3 ways CIOs should approach IT team accountability

Holding others accountable is an essential aspect of leadership, but it isn’t always easy. Consider these tips to keep teams – and projects – on track
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Holding people accountable is one of the most important – and sometimes one of the most challenging – aspects of a leader’s job. For CIOs, the success of a project intended to propel a company forward often depends on how well they hold their IT teams accountable.

That can be tricky. Tech workers are in high demand, and they can be demanding in turn. A recent Gartner survey shows that globally, only 29 percent of IT workers have high intent to stay with their current employer.

[ Also read 3 E’s of effective leadership. ]

Like many workers during The Great Resignation, IT workers are leaving their jobs for various reasons, from a lack of workplace flexibility to incompatibility with their boss. But for successful companies, accountability is non-negotiable. Projects must be completed on time and on budget, and CIOs charged with this critical responsibility need to get the most out of their talented people without pushing them away. That requires exceptional communication, respectful management, and thoughtful engagement with valued team members.

3 tips for CIOs to hold teams accountable

Here are three tips that guide how I approach accountability with my teams:

1. Expect the unexpected

A leader’s job is to see the big picture from 30,000 feet and stay calm despite the occasional clouds or thunderstorms. Doing that well enables you to effectively tap your team’s talent and deliver results.

Despite even the best-laid plans, obstacles arise. For example, your programmer might say “Sure, I can build that.” And he does, but it may not be on time or meet the stated requirements, perhaps because he didn’t fully understand the business or practical applications. Once you course-correct, he’ll make the necessary changes – but in the process, something that was a core essential may be broken.

No project or journey is entirely predictable. That’s why nearly everything that’s at stake requires clear, specific, and consistent communication. Project management is not a defined and sequential process. It’s more like managing from a turret – you must look in every direction, with an eye for what may be going wrong and noticing where your team may be under attack, externally or internally.

2. Check in regularly

As the leader who’s developing the roadmap, you must be open to team input and trust outside expertise, and this takes courage. One purpose of checking in is to create and share a sense of accountability for the project journey. Checking in can be an important source of information about the functionality of the team and potential support needs.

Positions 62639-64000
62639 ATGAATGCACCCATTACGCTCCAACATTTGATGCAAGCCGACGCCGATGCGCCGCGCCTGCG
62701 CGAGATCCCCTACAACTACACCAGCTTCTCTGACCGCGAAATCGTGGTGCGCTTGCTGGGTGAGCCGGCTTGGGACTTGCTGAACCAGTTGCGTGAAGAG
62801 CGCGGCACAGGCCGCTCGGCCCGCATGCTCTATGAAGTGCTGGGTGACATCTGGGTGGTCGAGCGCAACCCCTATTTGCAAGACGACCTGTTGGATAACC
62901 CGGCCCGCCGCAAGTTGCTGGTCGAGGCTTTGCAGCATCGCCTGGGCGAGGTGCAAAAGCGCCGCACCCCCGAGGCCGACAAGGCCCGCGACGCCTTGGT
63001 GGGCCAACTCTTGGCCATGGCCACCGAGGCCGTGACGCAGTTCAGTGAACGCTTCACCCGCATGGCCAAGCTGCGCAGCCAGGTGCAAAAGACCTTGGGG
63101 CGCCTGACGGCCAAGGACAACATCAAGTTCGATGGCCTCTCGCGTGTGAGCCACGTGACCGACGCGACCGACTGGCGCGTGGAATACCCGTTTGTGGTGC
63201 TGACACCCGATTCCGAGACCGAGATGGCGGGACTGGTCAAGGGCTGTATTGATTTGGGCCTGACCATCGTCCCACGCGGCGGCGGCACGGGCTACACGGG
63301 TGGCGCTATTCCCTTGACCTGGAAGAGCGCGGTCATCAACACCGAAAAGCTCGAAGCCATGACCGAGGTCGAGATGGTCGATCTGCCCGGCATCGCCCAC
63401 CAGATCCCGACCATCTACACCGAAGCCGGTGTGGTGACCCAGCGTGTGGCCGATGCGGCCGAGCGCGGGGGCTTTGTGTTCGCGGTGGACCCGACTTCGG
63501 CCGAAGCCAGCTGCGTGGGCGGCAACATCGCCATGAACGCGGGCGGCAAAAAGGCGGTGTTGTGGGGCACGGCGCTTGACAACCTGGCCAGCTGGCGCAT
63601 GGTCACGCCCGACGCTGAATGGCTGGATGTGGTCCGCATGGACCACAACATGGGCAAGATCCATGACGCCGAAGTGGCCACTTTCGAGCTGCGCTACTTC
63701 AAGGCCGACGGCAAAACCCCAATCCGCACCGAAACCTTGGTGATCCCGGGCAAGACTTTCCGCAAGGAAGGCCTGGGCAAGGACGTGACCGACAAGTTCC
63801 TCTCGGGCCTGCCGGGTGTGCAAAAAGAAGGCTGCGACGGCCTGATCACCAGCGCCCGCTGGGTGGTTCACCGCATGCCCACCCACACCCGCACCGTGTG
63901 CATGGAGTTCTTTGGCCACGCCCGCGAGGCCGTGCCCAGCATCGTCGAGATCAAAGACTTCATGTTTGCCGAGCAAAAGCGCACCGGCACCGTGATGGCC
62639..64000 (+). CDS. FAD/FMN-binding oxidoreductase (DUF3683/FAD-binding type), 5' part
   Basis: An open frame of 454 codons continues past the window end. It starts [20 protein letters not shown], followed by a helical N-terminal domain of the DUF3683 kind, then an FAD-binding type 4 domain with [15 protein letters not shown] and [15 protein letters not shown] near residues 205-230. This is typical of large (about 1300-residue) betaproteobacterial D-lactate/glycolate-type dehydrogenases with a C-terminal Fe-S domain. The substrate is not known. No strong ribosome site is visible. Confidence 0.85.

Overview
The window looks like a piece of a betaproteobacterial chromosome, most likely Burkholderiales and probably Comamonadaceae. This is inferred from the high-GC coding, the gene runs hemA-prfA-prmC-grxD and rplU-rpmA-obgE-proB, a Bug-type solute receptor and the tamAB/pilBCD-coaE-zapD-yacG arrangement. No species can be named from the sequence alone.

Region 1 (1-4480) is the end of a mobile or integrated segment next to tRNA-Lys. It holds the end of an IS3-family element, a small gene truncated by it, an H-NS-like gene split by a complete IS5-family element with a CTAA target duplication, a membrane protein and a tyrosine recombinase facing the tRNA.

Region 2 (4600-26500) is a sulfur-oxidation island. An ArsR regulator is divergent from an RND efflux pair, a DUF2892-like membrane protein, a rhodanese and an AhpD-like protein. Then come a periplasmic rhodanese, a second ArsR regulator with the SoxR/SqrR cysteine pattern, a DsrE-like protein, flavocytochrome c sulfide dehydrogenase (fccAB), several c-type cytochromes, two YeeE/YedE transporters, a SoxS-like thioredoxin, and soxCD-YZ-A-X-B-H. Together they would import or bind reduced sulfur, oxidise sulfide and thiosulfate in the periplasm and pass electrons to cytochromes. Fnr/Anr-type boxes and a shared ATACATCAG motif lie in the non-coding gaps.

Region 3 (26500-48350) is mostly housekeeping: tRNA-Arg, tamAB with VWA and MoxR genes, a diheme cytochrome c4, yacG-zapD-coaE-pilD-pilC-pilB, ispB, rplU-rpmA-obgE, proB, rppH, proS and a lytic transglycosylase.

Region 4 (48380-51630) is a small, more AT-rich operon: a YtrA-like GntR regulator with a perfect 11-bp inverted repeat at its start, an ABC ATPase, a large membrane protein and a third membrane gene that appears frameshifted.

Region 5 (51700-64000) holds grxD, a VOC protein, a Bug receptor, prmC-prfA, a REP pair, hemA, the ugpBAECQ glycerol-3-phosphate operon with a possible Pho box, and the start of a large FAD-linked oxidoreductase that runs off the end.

Checking in can be an important source of information about the functionality of the team and potential support needs.

Consider, for example, the value of checking in ahead of an upcoming deadline. If your developers, for example, say it will take at least three days to accomplish a key task, consider pushing on that a bit: “Let’s check on it in two days to see how it’s going and if you need more time.” That way, you’ve both acknowledged that three days might not be enough time while also moving in from the deadline to reassess progress.

Checkpoints are valuable markers to measure progress. I once stepped into a project on which a team had been working for eight years without reaching its goal. This wasn’t a matter of mere dysfunction. The team was working 45-hour weeks and holding all its regularly scheduled meetings. But no one had ever stopped to ask, “Are we okay with this?” Rather, they simply accepted that the process would be slow – to the point where no one believed in its vision any longer.

3. Aim for alignment

Playing to people’s strengths encourages them to go beyond what they think they can do. If your team members are already engaged with the project and committed to achieving its stated goals, you’re perfectly positioned to encourage your team members to test their limits.

At the same time, don’t let them test your limits. You need people on your team who are aligned with your vision, not naysayers who try to append their own personal requirements or business interests to the task at hand.

You want people who understand big-picture requirements and can adapt to change. Your team members should understand that getting the necessary work done sometimes means pushing their limits. When that happens, accountability takes care of itself.

[ New research from Harvard Business Review Analytic Services identifies four focus areas for CIOs as they seek more flexibility, resilience, and momentum for digital transformation. Download the report now. ]

Denise Brinkmeyer is the author of Project Orienteering: A Field Guide For Project Leadership and president of Jump Technology Services®.

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